Welcome to Monday Minis, Switzerland edition. I’m finishing up writing these as I am on the train from one end of the country to the other. I’m on a bit of a recuperation trip seeing friends and family until the middle of next week, so who knows how much I’ll be posting. Sadly, this week’s books are all ones that I didn’t get on great with even if I was really excited for all of them – keep reading to see why. Many thanks to all the publishers for sending me eARCs via NetGalley.
What is it with sequels not living up to the potential of the first book recently? I feel like The Monarchs by Kass Morgan and Danielle Paige is the latest in a series of second books following up on great initial novels that just left me wanting more. I read The Ravens, the first book, a couple times, both before it released for my review and after it came out and loved the characters, setting and approach to magic. But this second book felt very generic and lost a lot of the magic that sucked me into the first one to begin with. The plot takes a long time to get going – the main arc doesn’t really start until about halfway through – and much of what happens is basically petty drama. Honestly, I just ended up not being emotionally invested in this and constantly thinking of more interesting directions that the book could have taken. I think as a whole it is fine, and it ends up in a mostly satisfying ending to the duology, but it could have been so much better. While The Monarchs really focuses on just Vivi and Scarlett – and shows much less of their fellow Ravens – it seems to do so superficially, and not really explore their dynamic, which for me was one of the most interesting parts of the first book. So a solid three stars from me.
The Grimrose Girls by Laura Pohl has such an interesting concept which is total Fab catnip – it made it onto my October hype post even. But, I struggled to even finish it. It ended up being more of a rage read than anything else. The story follows four girls at an elite boarding school after the death of one of their own as they slowly figure out that they’re actually set to repeat fairy tale tropes and their destinies are set. The concept is great, but that is pretty much the only thing the book has going for itself. The writing isn’t great – and in a crowded YA fantasy market, clunky writing is really something that does put me off. The characters were bland and because they fell into stock tropes, not characterised deeply enough. I didn’t feel like I got a proper sense of any single one. And while the book as a whole had a sense of casual queerness, I was rather upset to realise that the Beauty and the Beast insert characters included casting the only trans character in the book as the “Beast”… which is certainly a choice. I was quite excited when I realised that the book was set in Switzerland – and quite close to where I grew up too – but that soon turned to dismay when I realised that the setting was not well crafted, but relied on stereotypes and a lack of basic research. All in all, this is a book that I found underperformed in all aspects and would not recommend, as tempting as the premise is.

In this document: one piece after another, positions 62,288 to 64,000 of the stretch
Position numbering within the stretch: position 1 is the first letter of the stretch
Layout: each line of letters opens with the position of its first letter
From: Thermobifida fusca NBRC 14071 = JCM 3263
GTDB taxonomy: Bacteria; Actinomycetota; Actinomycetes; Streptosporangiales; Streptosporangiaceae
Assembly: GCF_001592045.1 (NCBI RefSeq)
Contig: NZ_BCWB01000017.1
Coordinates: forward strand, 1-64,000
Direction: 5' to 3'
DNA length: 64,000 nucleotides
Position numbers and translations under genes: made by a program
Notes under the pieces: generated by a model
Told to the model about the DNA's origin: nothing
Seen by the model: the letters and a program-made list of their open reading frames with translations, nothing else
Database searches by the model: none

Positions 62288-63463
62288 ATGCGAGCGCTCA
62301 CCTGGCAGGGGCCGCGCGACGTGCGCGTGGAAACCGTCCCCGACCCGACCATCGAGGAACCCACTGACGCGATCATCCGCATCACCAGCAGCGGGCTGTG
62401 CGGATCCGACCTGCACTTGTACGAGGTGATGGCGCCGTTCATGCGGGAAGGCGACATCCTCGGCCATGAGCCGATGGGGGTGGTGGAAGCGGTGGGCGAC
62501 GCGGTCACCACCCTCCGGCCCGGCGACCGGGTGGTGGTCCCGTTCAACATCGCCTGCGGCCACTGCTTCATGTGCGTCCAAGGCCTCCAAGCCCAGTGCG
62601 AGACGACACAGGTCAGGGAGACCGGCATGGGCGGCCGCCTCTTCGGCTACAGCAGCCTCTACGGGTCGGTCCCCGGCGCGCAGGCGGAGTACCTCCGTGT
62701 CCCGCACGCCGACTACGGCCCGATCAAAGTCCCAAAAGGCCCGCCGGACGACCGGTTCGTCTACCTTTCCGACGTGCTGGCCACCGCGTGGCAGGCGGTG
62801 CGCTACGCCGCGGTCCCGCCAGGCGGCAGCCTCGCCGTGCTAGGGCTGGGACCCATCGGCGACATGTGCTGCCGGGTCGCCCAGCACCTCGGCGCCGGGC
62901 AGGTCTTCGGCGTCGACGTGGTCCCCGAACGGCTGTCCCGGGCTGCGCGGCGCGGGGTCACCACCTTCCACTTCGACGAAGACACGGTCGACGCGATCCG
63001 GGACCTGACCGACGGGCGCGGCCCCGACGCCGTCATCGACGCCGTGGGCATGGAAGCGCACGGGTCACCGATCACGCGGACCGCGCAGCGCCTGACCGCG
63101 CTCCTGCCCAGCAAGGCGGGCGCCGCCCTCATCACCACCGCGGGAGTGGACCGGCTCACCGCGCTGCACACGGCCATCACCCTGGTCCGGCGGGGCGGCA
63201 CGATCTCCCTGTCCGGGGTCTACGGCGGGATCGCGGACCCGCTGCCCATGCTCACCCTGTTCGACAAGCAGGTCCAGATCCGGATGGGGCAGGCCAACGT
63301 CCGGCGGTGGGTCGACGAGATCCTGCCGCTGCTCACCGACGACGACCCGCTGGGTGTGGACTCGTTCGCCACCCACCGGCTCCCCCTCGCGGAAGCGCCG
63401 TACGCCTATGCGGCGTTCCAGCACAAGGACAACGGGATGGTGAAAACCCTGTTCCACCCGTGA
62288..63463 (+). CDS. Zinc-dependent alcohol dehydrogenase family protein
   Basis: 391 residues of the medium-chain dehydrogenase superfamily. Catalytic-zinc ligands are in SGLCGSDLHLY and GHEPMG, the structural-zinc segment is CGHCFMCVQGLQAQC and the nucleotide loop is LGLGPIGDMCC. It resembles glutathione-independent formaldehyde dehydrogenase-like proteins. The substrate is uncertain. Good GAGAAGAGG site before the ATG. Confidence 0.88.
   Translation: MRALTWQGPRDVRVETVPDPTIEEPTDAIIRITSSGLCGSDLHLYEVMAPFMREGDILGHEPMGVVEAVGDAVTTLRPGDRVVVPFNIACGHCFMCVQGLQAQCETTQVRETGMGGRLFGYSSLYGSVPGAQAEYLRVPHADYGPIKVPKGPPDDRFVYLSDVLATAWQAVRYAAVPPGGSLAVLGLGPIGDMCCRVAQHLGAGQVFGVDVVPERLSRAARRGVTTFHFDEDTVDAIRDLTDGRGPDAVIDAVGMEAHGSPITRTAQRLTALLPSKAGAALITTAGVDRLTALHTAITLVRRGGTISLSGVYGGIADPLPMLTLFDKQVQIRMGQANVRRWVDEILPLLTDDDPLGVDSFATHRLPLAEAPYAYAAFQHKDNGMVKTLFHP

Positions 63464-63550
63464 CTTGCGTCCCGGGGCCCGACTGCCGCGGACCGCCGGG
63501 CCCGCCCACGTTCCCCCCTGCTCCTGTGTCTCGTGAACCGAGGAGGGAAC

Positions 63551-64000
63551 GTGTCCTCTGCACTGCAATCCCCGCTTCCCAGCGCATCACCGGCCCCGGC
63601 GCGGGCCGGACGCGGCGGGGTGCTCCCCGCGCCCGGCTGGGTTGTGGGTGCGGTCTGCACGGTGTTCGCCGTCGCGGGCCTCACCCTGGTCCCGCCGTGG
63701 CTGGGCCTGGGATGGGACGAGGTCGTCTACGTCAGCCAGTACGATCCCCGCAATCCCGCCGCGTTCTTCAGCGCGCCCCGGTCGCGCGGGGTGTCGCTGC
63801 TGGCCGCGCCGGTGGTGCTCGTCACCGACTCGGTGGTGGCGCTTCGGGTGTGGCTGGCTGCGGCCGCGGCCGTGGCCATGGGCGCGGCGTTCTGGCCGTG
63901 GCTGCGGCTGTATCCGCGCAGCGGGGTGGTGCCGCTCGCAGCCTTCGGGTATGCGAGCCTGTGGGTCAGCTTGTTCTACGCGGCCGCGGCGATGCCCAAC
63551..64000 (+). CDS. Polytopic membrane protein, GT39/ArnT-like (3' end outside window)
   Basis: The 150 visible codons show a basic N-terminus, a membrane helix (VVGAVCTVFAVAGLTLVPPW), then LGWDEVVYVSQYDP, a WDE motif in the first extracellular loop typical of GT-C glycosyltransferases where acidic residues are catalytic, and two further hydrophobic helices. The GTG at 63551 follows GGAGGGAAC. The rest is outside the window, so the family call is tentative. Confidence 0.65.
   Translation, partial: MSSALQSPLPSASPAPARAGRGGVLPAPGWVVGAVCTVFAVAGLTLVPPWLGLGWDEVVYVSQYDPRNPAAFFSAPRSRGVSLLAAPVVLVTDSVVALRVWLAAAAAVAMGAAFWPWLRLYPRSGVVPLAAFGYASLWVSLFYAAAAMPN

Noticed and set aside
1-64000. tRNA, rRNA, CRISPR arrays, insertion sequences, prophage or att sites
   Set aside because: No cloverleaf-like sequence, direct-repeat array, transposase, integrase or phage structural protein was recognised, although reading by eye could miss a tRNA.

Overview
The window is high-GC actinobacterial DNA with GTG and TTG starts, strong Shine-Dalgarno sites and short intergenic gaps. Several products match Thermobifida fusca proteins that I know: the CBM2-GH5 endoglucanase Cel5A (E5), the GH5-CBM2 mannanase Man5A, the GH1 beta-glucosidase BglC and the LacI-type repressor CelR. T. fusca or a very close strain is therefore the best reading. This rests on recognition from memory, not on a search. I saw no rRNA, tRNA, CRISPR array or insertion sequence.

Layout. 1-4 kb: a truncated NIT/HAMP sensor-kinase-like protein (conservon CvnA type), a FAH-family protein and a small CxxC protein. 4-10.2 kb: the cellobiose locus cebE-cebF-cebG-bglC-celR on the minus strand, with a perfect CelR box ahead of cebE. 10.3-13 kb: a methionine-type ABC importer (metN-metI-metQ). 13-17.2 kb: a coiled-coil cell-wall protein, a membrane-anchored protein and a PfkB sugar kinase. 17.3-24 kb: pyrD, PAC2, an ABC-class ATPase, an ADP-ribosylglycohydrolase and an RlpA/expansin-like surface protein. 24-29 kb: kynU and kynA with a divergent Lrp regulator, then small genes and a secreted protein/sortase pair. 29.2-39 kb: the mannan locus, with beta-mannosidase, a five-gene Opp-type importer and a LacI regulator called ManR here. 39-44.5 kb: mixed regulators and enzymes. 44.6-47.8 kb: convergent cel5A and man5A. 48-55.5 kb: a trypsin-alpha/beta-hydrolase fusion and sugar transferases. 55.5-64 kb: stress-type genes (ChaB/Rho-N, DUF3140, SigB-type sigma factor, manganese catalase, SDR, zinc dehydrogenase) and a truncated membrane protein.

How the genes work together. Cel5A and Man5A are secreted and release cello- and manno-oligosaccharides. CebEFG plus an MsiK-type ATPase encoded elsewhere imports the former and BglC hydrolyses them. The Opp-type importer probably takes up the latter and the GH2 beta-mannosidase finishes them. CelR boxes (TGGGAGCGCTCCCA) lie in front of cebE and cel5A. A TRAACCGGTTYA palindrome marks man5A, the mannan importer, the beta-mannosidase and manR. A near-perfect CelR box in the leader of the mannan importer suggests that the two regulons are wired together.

The Ice Whisperers by Helenka Stachera is a middle grade fantasy that takes readers back to the Ice Age. The framing narrative is set in pre-revolutionary Russia, and the story then transports readers and characters into a dream-world close to the Ice Age. It centres Bela, who was raised as something of an orphan by extended relatives and never truly felt like she belonged, as she discovers that there is more to her parentage as she ever suspected. There is a lot to this story that is sweet, and I can see many young readers enjoying Bela’s adventures. But it is also not one that stands out enough in terms of writing and characters for me to recommend this over some of the other middle grades I’ve been reading. I think this is an author to watch, even if this particular book isn’t quite a standout success yet.